On January 14th, from 5:00 to 7:00 pm, the Louis Braille School hosted one of the monthly After Hours get-togethers for our local Chamber of Commerce here in Edmonds, WA. We knew it would be an unusual event for us. Most of the time we’re involved in fundraisers, but this was more of an open house kind of affair, a chance to mingle in a social setting, eat, and be entertained, along with having an opportunity to explain the school’s mission amidst a display of educational materials.
Chris Coulter entertained wonderfully by singing and playing the organ in our lobby, drawing from a repertoire that spans the entire 20th-century. Her performance reminded us the organ doesn’t get played nearly enough. Chris used to make her living by touring and playing in piano bars. She has enough stories to fill a good-sized book, and knows more songs than stories. Like most artists, she also appreciates fine victuals and partook with gusto of the tasty pizza from Pagliacci’s, gourmet soda from Dry Soda Co., and tomato-basil soup from Scott’s Bar & Grill that were offered to everyone at the After Hours.
Jennifer Wheeler was our hostess who greeted guests as they arrived. Her powers of congeniality are second to none. Guest after guest made a point of telling us how pleasant it was to be met at the entrance by Jennifer and converse with her as the evening went on.
As for our educational displays, many of the guests enjoyed sitting behind our braillers and trying to braille their own names with the help of simple written instructions for beginners. Special lenses fitted to eyewear that simulated visual impairment were also available for people to use.
Another display consisted of stuffed animals given to us by Bunny Arntzen of Kent. Bunny created natural surrounds for taxidermy animals. When her vision began to fail, she donated some the animals to the Louis Braille School in the hope that blind children would enjoy a hands-on understanding of wildlife their eyes could not see.
Mike, our friendly mailman, gave me a mid-afternoon preview of the reactions the display might provoke. My desk is visible to guests as they approach the school and look through the glass panes in the front door. The mailman had his head down a bit, looking at the day’s mail in his hand, and didn’t see the very large stuffed bobcat on my desktop until he was just a few yards away. I won’t exaggerate by claiming he jumped, but I can accurately report he stopped dead in his tracks and his eyes widened before he said “Whoa!” After he recovered, he helpfully suggested we make sure to store our taxidermy animals properly to avoid the experience he had years ago, when he purchased a home formerly owned by a taxidermist who had left behind examples of his work.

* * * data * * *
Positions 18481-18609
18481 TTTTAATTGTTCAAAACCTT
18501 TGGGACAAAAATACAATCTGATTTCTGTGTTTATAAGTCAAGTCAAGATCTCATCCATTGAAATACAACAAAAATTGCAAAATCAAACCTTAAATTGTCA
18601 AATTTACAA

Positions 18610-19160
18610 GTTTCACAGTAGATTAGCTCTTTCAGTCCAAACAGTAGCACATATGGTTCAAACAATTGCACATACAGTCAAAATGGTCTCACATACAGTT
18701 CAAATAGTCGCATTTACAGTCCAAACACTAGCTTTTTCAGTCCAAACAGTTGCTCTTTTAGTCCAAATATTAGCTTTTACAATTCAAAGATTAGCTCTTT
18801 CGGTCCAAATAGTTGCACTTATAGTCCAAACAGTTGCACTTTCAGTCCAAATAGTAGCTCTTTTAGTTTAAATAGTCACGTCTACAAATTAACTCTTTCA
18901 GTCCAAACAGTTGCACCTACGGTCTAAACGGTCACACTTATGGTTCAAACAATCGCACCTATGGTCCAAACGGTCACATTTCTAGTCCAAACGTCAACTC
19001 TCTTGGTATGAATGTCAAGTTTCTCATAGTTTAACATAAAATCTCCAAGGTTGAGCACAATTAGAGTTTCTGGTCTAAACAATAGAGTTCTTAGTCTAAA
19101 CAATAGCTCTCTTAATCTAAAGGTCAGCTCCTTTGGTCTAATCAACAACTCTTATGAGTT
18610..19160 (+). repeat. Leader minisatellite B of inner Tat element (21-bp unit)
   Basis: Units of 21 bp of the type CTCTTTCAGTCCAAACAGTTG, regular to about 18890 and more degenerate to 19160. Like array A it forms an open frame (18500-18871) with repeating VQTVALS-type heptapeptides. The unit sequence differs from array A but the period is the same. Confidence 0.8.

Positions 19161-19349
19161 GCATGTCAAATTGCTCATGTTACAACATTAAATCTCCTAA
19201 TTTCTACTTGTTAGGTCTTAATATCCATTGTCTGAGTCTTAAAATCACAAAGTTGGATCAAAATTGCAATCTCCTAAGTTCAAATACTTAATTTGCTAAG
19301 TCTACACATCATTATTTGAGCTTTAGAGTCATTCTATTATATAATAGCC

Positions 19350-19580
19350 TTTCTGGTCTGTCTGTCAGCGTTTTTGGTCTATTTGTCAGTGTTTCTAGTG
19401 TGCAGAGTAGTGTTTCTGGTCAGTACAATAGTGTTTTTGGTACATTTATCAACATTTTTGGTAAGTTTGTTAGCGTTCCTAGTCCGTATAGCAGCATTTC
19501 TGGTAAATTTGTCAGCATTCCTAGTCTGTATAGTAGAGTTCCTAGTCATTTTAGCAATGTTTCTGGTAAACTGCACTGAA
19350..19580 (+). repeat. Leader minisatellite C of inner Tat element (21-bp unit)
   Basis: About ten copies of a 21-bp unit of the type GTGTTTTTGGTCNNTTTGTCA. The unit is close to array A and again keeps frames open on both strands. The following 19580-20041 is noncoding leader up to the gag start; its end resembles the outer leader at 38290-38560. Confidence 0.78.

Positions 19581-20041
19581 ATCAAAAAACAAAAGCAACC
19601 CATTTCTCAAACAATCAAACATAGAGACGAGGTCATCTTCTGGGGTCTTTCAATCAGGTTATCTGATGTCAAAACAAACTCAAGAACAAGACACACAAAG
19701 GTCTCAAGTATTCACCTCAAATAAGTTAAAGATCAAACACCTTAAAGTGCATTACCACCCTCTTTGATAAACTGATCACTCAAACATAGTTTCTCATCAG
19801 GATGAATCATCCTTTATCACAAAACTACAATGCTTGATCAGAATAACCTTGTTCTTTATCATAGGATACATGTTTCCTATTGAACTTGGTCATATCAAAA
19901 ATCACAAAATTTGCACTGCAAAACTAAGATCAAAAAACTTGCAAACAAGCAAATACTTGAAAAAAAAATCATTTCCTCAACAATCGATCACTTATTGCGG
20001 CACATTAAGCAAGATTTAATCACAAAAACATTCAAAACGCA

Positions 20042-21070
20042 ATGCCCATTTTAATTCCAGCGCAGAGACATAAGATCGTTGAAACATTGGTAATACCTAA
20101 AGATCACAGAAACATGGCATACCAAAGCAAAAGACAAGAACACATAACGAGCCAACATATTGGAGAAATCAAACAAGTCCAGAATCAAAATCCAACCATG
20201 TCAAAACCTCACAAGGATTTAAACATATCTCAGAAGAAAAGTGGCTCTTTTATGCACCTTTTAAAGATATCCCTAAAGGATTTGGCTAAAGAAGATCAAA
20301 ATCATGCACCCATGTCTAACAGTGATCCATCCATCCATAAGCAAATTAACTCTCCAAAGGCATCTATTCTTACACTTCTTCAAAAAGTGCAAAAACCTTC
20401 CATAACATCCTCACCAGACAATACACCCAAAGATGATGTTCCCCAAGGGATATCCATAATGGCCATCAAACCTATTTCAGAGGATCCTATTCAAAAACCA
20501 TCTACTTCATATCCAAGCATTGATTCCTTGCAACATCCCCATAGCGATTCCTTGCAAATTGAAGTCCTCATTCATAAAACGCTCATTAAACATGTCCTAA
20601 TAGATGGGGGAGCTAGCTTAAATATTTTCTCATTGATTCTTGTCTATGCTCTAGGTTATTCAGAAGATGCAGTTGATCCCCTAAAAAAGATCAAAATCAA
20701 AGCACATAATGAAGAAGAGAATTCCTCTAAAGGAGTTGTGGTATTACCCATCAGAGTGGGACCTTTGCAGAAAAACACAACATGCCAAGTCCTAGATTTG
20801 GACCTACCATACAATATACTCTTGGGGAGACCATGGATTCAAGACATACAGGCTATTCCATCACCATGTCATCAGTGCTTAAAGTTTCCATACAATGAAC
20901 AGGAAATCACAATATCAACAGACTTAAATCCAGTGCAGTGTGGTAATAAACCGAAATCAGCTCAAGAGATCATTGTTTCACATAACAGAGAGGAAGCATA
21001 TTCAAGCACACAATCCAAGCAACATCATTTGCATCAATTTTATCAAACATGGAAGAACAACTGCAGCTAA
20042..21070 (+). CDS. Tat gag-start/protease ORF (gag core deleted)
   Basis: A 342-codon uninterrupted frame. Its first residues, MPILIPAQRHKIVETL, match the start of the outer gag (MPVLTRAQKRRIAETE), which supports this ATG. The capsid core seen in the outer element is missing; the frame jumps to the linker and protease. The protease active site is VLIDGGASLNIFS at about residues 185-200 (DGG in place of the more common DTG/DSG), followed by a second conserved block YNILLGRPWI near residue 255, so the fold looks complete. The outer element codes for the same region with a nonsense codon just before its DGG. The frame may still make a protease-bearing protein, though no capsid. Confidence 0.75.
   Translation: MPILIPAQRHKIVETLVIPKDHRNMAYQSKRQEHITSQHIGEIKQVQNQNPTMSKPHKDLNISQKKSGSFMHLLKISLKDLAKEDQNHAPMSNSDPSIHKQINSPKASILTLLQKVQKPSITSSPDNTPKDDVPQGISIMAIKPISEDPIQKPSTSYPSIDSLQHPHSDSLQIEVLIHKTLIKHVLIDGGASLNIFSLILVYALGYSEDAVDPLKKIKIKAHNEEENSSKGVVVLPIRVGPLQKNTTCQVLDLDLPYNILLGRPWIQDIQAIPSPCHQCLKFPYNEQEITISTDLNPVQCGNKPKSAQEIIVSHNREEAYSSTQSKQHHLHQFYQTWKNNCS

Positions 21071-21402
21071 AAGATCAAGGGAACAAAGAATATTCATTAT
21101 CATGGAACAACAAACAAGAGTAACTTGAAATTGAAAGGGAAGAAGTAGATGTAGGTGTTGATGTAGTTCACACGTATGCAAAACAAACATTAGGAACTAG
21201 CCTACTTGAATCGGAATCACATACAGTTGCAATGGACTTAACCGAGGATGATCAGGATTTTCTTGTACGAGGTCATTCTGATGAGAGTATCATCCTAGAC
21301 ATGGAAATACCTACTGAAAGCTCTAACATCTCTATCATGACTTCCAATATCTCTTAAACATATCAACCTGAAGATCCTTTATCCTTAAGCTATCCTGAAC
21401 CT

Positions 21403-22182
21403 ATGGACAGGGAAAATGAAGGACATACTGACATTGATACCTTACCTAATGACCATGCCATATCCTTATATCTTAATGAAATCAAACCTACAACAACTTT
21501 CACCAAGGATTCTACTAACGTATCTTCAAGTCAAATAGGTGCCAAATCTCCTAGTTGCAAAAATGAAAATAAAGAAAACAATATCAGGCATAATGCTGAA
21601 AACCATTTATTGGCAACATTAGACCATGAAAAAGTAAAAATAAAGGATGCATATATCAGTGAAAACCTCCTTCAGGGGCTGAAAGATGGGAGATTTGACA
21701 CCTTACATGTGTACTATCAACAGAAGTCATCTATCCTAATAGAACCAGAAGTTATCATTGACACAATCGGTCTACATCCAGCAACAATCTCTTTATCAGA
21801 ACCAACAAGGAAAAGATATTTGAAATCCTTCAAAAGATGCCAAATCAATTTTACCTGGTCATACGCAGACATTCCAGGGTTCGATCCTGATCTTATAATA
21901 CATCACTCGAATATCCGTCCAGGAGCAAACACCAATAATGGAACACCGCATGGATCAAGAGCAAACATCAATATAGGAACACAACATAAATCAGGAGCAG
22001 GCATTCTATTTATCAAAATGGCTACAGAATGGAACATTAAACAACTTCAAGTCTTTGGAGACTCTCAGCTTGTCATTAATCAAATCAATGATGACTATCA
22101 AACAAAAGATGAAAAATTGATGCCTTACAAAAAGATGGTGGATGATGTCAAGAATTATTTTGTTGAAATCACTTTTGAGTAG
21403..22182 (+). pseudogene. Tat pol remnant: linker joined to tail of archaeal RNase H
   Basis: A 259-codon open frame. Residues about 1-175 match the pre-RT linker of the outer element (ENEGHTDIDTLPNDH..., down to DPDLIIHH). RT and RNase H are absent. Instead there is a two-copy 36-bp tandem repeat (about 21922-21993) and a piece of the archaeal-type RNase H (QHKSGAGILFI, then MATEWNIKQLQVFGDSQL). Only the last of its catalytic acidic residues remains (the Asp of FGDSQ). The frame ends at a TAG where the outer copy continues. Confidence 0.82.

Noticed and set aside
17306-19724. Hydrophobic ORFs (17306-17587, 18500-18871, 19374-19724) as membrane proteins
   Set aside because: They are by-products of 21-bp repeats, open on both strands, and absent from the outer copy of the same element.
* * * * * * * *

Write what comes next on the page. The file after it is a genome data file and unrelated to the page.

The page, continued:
“The animals were in a rundown outbuilding and had gotten wet,” he said. “When the weather warmed up there were all sorts of things crawling around in their fur. I burned the whole shack down. Burned it to the ground.”
I thanked him for his concern (with a smile on my face that I hope wasn’t too crooked) as I thought about guests who’d be arriving in a few hours. Thankfully, no animals moved—either of their own volition or from unexpected tenants in their fur.
Another unforgettable sight invariably eliciting a ‘Wow!’ from guests were two slabs of focaccia bread donated by Essential Baking Company of Seattle. I describe them as “slabs” because they came straight off the baking pans, uncut, and measuring more than two feet long and a foot-and-a-half wide. Essential also gave us a few artisan loaves to serve as door prizes. Brett Wheeler, one of our students, determined the winners by drawing business cards the guests had deposited in a glass bowl. Lucky Lew Lemire, pictured below, was one of the winners and took home a salted loaf filled with rosemary.
Barbara Mercer won a loaf filled with olives. She got a big laugh from the crowd by telling Brett, “Thank you for drawing my card. I never win anything!”
I’d forgotten to ask the bakery for paper sleeves, so Carolyn Meyer, our school’s Director, cleverly improvised by using large mailing envelopes. It was one of many spontaneous actions of the evening that made the event fun and memorable.
Brett’s sister, 7-year-old Lyndsey, won hearts as the evening’s popcorn girl, single-handedly turning out mounds of hot buttered popcorn for the crowd. Lyndsey is mature for her age. She’s unflappable and very comfortable around adults. When our in-house popcorn machine—which has no on/off switch—started spewing out too large a torrent of popcorn, Lyndsey had the presence of mind to calmly pull the plug from the socket. It was all any adult could have done.
The After Hours was successful in many ways. A number of people said they wanted to support the Louis Braille School in the future, be it as volunteers, gift-makers, donating material goods, or helping to create new fundraisers. The evening confirmed what we knew in advance: That face-to-face interaction is the best way to present the work of the school to people and to establish or deepen our relationships within the community. One of our guests, Susan Colton, put it best in an email she sent us the day after the event:
“I liked meeting one of the families [of one of the students], and also business community members. I’m sure a lot of effort went in to putting it together. However, you managed to create the feeling as if it were a home visit with family and friends.”